Seeing apparent but illusory patterns (simple coincidences)
in some number series (see representativeness heuristic).
Interpreting wrongly mathematical correlations as direct cause-effect
Reasoning on "magical numbers" (see numerology).
Believing that you can make precise predictions in an uncertain
The range estimate aversion (see that phrase) is a symptom of the
widespread dubious belief that precise estimates are possible or relevant.
Believing that you can make such clear-cut / reliable predictions by using
sophisticated quantitative model (see model, range estimate aversion)
Science is highly respectable and useful, much better
than magical thinking.
But beware of "scientific garbage".
Such false science is also a form of magical thinking,
myopia and routine.
Plain questioning might work better at ringing the alarm
bell or detecting opportunities!
Models based on historical probabilities can work rather well in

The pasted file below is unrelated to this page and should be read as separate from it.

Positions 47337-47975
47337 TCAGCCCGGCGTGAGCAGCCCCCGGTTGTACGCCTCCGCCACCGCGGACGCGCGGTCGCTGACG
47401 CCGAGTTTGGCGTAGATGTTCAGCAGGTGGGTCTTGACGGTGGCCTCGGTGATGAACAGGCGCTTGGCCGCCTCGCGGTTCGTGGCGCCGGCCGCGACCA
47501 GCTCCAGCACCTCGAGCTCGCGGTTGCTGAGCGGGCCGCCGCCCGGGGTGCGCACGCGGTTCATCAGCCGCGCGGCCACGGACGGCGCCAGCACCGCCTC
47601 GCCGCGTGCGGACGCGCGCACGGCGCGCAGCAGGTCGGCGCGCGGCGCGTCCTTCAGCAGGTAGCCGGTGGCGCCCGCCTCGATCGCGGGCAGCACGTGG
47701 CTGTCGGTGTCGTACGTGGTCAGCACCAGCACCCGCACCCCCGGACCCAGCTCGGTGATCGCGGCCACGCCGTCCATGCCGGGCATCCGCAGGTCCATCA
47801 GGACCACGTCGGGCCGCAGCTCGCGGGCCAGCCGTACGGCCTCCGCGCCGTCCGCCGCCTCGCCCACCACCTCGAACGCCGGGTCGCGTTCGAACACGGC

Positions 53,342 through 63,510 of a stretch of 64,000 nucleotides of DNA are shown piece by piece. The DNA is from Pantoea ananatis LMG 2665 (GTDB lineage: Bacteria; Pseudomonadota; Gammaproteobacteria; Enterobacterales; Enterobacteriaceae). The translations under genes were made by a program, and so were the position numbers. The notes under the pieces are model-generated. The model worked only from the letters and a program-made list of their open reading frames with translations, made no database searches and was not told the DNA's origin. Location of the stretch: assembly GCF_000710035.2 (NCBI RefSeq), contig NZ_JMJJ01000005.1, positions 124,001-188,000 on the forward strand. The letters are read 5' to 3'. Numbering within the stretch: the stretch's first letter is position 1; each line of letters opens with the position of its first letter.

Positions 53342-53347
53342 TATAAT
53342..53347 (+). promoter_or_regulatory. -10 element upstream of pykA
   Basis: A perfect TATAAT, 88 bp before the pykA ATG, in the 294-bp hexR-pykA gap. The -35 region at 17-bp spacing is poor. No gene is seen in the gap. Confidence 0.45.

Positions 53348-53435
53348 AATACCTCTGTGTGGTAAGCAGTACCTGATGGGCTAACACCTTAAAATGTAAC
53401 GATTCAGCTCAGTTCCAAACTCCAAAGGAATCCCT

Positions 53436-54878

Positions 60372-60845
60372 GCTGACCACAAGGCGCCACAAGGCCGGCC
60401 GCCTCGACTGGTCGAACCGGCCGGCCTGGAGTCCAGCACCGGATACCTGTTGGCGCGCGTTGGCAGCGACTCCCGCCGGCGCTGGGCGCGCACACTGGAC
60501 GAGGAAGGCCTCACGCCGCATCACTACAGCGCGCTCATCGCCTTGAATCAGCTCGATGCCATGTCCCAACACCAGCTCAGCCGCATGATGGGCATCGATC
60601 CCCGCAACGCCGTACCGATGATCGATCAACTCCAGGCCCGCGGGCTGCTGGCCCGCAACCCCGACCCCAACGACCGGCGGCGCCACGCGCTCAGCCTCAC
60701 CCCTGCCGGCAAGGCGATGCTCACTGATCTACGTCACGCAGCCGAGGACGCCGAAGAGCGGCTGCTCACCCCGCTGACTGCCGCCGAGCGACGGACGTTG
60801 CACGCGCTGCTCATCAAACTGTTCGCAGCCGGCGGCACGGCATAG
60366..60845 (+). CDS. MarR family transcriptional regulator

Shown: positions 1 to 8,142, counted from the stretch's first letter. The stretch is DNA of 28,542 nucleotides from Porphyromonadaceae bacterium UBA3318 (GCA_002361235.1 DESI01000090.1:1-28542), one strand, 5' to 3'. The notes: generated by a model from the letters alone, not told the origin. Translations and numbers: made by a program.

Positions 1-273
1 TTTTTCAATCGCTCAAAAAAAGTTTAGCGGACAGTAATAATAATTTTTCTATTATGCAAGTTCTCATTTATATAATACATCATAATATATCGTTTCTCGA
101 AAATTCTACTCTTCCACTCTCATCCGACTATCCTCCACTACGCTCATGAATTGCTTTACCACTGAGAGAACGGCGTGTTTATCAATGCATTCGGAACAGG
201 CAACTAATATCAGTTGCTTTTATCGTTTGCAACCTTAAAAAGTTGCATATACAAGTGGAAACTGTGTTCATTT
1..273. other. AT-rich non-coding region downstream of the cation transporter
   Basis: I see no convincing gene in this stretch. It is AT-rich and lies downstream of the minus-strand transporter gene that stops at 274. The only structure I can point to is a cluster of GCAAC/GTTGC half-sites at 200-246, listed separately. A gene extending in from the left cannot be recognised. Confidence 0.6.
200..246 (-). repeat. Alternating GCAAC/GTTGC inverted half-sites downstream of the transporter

ordinary situations and be enough then to predict the usual risks
But they get obsolete in new states of affairs or when "rare events"
Then they exceed their "best before" date.
They are useless, if not counterproductive, when
uncertainty, which by definition does not stick to known
patterns, overrides plain mathematical risk.
The "big data" challenge
The new Grail? Or a perilous quest?
Big data crosses a mass of diverse information, until then seen separately,
or as too short statistical series.
It might spot hidden trends / correlations, rare events and weak signals
It can bring some order, a better understanding within the information
Thus it promises to help make much better previsions, to orientate
decisions in a more effective way.
On the other hand, human wisdom will stay more than ever crucial
* to make the sorting, to admit that the fundamental uncertainty will
not vanish even under an avalanche of diverse data, that many decisons
will keep being bets on an unknown future.
* thus to apply the findings wisely and creatively, by avoiding too
systematic / one-sided / over-confident (extreme numeracy bias).